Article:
China by the Numbers

Conclusion: The latest round of Chinese economic data suggests inflation remains a headwind and that a reining in of credit expansion and additional interest rate hikes are in China’s intermediate future. Further, the data is supportive of our assertion that QE2 will incrementally slow global growth.

 

Position: Long Chinese Yuan (CYB); Long the U.S. Dollar (UUP); Short U.S. Equities (SPY)

 

Chinese November inflation data came in hot [again] over the weekend. CPI accelerated to a 28-month high of +5.1% YoY and PPI also quickened substantially to +6% YoY – a +100bps sequential uptick. In line with our call since late-August, we’re seeing more confirmation of accelerating inflation globally as a result of the Fed’s weak-dollar policy (QE2) – a term we aptly named Quantitative Guessing.

 

China by the Numbers - 1

 

While economists continue to spend hours debating whether China’s “artificial devaluing” of the yuan is perpetuating inflation within its borders, the real truth that matters to market practitioners is that inflation is accelerating globally, across a spectrum of currency policies. Don’t take our word for it, however; pull up a chart of Brazilian or U.K. CPI, global bond yields, or the CRB Index, which just hit a new YTD high yesterday.

 

Turning back to China specifically, we are inclined to suspect further tightening may be on the horizon. China has been varied in its efforts to combat inflation and speculation YTD, including raising bank reserve requirements (as recently as 12/10) , restricting home loans, forcing banks to hold more FX, price controls, supply rationing and raising interest rates (10/19). Despite these measures, we feel China may be running out of room for further “cuteness” and that additional interest rate hikes are on the way in 1H11.

 

Looking at real 1-year deposit rates, we see that inflation is consuming Chinese savings at an accelerating rate. In November, Chinese savers effectively paid a 2.6% tax on their 1Y savings deposits - even with October’s 25bps rate hike factored in.

 

China by the Numbers - 2

 

Considering that inflation has been, on the margin, eroding China’s high household and corporate savings (a combined 42.2% of GDP), it’s no surprise to see that China continues to struggle to rein in property prices as those savers turn to real estate investment on the margin. National Property Prices (70 cities) continued to grow in November, climbing +0.3% MoM.  Although, on a YoY basis, growth in Chinese Property Prices continued to slow sequentially (+7.7% YoY in November vs. +8.6% in October).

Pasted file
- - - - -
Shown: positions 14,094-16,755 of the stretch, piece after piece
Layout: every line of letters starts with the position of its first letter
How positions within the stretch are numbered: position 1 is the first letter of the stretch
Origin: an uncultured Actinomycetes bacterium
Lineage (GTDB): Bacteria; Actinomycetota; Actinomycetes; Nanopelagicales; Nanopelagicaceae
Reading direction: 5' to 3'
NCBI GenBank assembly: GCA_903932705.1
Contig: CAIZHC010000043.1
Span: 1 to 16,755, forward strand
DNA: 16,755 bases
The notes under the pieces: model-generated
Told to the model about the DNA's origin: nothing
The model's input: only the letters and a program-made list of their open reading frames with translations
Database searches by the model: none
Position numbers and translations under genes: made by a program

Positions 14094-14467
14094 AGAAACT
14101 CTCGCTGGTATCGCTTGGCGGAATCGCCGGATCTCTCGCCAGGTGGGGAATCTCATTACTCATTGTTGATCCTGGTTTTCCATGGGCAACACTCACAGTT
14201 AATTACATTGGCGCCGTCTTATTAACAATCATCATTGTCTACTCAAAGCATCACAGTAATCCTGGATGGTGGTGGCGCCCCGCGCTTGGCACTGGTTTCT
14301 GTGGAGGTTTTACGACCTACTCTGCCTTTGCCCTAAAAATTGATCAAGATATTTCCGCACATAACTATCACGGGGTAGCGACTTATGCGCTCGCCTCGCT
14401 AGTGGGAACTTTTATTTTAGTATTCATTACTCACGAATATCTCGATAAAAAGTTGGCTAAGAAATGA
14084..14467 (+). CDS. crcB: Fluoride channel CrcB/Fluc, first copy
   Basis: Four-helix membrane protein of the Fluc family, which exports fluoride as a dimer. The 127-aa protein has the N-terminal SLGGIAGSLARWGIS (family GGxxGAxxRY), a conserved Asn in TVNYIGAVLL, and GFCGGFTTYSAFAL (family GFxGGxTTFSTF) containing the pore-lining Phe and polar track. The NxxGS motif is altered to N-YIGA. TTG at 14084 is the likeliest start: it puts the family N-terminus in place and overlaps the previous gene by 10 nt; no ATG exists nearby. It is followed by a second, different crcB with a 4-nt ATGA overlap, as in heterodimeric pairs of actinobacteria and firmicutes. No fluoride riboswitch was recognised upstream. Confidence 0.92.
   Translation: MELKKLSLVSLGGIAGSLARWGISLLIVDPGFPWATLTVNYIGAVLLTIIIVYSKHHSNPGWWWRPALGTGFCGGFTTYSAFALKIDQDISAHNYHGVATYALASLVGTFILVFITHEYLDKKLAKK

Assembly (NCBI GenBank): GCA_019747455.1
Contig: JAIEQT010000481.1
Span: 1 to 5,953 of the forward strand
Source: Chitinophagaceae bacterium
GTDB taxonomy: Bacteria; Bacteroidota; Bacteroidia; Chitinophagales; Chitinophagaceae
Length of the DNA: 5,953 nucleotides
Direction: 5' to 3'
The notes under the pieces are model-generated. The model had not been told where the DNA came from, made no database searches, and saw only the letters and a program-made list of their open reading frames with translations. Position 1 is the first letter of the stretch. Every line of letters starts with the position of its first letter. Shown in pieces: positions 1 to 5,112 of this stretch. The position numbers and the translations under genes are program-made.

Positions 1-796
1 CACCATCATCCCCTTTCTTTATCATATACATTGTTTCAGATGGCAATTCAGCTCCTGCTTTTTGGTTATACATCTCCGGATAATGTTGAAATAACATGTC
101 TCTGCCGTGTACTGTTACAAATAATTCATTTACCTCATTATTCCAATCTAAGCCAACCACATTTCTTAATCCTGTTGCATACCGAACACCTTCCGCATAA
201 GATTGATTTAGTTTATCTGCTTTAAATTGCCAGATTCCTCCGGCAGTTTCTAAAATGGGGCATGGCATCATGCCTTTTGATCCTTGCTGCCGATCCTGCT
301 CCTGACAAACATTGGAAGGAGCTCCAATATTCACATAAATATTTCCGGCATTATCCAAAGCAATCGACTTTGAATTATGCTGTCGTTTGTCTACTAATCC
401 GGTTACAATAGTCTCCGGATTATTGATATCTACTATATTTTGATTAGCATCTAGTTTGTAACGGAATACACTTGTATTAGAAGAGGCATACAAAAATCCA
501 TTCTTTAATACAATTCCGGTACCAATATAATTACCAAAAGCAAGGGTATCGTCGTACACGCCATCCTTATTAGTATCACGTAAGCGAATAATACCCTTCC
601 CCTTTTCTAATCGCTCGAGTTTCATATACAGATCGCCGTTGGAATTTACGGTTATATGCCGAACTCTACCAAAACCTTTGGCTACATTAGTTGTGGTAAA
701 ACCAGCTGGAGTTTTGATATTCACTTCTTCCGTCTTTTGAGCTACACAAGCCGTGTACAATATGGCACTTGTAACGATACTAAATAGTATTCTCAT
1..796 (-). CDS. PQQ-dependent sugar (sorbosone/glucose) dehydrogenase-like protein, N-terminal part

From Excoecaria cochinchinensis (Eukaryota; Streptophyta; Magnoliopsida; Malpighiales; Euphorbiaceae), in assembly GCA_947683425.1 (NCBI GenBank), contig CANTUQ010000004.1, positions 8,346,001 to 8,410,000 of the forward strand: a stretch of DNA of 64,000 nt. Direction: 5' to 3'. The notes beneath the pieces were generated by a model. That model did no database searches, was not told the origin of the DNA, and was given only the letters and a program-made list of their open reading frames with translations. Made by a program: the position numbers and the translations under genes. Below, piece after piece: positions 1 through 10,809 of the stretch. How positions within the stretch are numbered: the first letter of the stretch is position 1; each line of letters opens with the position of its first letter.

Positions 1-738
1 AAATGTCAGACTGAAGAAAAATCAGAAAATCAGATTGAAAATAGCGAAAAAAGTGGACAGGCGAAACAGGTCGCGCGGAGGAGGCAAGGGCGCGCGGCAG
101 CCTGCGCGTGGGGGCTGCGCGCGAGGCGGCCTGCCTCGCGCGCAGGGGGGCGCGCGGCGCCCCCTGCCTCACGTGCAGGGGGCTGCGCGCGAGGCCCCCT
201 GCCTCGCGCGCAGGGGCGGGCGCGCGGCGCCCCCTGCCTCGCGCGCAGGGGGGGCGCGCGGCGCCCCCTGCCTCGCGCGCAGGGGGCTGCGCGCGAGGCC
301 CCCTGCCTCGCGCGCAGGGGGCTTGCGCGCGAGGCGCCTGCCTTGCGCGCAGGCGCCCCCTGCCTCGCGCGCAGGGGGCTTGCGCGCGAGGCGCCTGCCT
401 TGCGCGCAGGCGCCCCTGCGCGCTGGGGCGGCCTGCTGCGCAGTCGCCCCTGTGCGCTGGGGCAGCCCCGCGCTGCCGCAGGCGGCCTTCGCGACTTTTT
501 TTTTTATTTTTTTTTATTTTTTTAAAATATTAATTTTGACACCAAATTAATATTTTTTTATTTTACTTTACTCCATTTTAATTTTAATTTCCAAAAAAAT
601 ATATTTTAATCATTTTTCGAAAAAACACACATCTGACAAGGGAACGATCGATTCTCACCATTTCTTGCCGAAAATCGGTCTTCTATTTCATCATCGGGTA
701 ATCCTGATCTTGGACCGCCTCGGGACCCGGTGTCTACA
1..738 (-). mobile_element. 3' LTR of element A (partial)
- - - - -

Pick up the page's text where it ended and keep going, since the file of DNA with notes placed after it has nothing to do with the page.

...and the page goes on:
China by the Numbers - 3

 

While the pace of YoY growth has been slowing lately, the persistent MoM gains of late continue to defy China’s efforts to dampen speculation in its real estate market. Further resiliency of property prices will likely necessitate incremental rate hikes or the implementation of the oft bandied about national property tax trial.

 

Further compounding China’s inflation woes is the rate at which new loans are accelerating, gaining 564B yuan in November vs. advancing 587.7B yuan in October. While the second-derivative slowdown is welcomed by Chinese officials, the rate of growth in November far exceeds the average monthly growth needed throughout November and December to achieve China’s official loan growth target of +7.5 trillion yuan ($1.1 trillion) for full-year 2010 (+308.9B yuan). As a result, new loans must not exceed 53.8B yuan in December in order for the target to be met – a low not seen since October ’06!

 

China by the Numbers - 4

 

All in all, we feel the confluence of inflation eroding savings (which causes Chinese savers to speculate with their assets on the margin) and robust loan demand will continue to put upward pressure on Chinese inflation data, absent any meaningful policy changes. The global commodity reflation brought on by Quantitative Guessing further supports our conclusion that further rate hikes may be on the horizon in China.

 

It’s important to keep in mind that China is not alone in its bout with inflation. As Bernanke and the Fed continue to pursue a weak-dollar policy via QG, there’s no reason to expect commodity prices to come down meaningfully in the near term, which will put upward pressure on both core and headline CPI readings globally (COGS inflation will likely get passed through to consumers).

 

An interesting anecdote there is that Kunming, the capital of China’s Yunan province, recently ordered five retailers including Wal-Mart to report and justify price increases two days before the changes.  Should price controls accelerate on the margin, look for retailers exposed to China to suffer margin compression in 1H11 as topline growth potentially slows (vis-à-vis slowing GDP growth).

 

In turn, elevated inflation readings will continue to lead to further tightening globally, which will weigh on global growth in 2011. Keep the equation below in mind as you ponder the real effects of QE2 vs. what the Fed would have you believe:

 

QG = inflation [globally] = monetary policy tightening [globally] = slower growth [globally]

 

Darius Dale

Analyst


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